IMPORT - Capcom has been releasing its Dreamcast fighting games in Japan with a feature that never makes it over to the US releases - online play. Not content to deal with the latency involved with the Internet, Capcom's fighters play over a custom online matching service, and players must pay additional fees to use the service. The result is an online experience that is far more playable than it would be if played directly on the Internet, but there's still a bit of latency involved with online play - usually just enough to totally ruin the game. Aside from its big-ticket fighting releases, Capcom has released a couple of other games that feature support for its online matching service, but they're only available in limited quantities via mail order. The first was an enhanced version of Vampire Savior. Now, Capcom has released Super Street Fighter II X for Matching Service for the Dreamcast. The game, which is an online-compatible version of Super Street Fighter II Turbo, is definitely close to arcade-perfect, but when you consider the game's age and its place in the Street Fighter universe, the resulting product isn't terribly impressive.
Super Street Fighter II, and its eventual update, Super Street Fighter II X, were some of the first games designed using Capcom's CPS2 arcade hardware, a hardware set that would later power the entire Darkstalkers line, all of the Street Fighter Alpha games, the company's Marvel-licensed fighting games, and a smattering of shooters. At the time, moving to the new hardware was meant to breathe new life into the Street Fighter series without forcing Capcom to design an entirely new Street Fighter game on the new hardware. Essentially, Super added four characters to the game, beefed up the graphics, added an extremely annoying announcer, and brought in a couple of new moves. SSFIIX (released as SSFII Turbo in the US) came shortly afterward and added adjustable speed settings and super combos. It would be the last of the long-running Street Fighter II line, though not the best, as many of the series' purists still cling to the CPS1-driven Street Fighter II Turbo as the best game in the series.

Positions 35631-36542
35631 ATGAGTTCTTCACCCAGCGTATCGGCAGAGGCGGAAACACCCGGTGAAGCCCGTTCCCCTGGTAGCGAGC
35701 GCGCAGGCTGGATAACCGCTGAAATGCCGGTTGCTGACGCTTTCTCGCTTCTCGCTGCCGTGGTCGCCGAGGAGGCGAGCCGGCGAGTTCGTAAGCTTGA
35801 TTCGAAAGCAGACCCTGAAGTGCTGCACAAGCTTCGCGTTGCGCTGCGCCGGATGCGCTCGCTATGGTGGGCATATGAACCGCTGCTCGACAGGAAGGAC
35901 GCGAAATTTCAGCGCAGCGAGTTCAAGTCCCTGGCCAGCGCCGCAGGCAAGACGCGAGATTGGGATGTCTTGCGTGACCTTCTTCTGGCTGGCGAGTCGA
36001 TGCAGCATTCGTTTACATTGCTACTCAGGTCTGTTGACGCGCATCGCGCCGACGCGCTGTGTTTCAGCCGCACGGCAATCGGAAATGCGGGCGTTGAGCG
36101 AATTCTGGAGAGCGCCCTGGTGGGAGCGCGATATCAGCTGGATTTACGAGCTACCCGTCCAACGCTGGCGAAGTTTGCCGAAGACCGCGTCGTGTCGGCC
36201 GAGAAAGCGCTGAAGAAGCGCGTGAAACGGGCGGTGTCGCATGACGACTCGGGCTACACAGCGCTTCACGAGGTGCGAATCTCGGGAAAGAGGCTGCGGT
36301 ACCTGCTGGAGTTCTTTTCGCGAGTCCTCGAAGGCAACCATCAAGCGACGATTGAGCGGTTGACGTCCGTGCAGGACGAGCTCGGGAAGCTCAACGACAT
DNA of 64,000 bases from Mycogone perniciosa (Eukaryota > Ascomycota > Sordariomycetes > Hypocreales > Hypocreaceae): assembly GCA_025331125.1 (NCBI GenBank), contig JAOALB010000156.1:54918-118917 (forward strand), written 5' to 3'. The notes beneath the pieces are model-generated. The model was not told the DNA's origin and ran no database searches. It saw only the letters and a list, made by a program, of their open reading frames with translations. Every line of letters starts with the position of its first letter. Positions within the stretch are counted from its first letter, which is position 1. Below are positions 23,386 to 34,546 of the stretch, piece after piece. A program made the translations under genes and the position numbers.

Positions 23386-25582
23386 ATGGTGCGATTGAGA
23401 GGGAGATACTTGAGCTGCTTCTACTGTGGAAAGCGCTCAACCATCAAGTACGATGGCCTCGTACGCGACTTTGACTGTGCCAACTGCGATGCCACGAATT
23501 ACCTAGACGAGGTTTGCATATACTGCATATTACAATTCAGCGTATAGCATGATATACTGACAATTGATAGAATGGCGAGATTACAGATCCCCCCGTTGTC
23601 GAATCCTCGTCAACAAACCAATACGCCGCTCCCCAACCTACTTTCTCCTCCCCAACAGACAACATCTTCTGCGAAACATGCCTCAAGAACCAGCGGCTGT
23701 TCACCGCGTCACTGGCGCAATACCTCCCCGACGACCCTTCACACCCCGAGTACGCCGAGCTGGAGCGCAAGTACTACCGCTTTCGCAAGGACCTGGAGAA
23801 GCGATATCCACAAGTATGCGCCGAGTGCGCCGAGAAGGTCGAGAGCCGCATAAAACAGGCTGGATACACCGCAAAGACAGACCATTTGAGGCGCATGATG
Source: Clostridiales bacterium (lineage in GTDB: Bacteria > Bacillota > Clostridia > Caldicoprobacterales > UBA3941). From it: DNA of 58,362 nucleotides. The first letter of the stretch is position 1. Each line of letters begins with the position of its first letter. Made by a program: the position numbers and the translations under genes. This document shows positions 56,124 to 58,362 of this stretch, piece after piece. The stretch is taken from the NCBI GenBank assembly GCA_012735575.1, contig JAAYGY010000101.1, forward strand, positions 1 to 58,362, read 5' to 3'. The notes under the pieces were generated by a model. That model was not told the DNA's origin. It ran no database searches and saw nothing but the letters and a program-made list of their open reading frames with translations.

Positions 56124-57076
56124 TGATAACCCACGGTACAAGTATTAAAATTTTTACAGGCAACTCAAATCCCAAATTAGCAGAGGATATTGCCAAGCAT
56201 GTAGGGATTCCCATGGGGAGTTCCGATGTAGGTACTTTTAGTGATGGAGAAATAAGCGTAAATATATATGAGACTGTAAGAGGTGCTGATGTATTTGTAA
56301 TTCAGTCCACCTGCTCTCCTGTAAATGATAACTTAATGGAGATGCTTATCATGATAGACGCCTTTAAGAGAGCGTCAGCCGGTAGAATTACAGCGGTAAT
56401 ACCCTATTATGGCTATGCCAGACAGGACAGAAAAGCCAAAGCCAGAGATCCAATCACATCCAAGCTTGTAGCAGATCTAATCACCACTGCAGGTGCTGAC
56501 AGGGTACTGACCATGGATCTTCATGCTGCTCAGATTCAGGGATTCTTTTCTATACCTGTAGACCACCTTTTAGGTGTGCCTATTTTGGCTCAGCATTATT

Super Street Fighter II X for Matching Service provides some of the standard modes we've come to expect from a console fighting game - a dedicated versus mode and a small training mode add to the game's main draw, online play. Other than that, the game is pretty stripped down. Since you can't play the online mode from anywhere other than Japan, the result is a game that really doesn't offer much to anyone other than the most die-hard Street Fighter fan. Sure, the game looks great, but chances are anyone with a serious love of Street Fighter already picked up this game when it was released as part of the Street Fighter Collection that Capcom released for the PlayStation. That said, the Dreamcast rendition of SSFIIX is a good one. There aren't any real loading times, and the game looks and sounds just as good as its arcade counterpart.
In the end, your love for Capcom's last Street Fighter II game will directly affect whether or not this game is worth importing. If you're not nostalgic for the old stuff, you'll probably get bored with this game fairly quickly. But if you're tired of all the flashy gameplay of Capcom's newer stuff, an imported copy of Super Street Fighter II X for Matching Service might be just what you're looking for.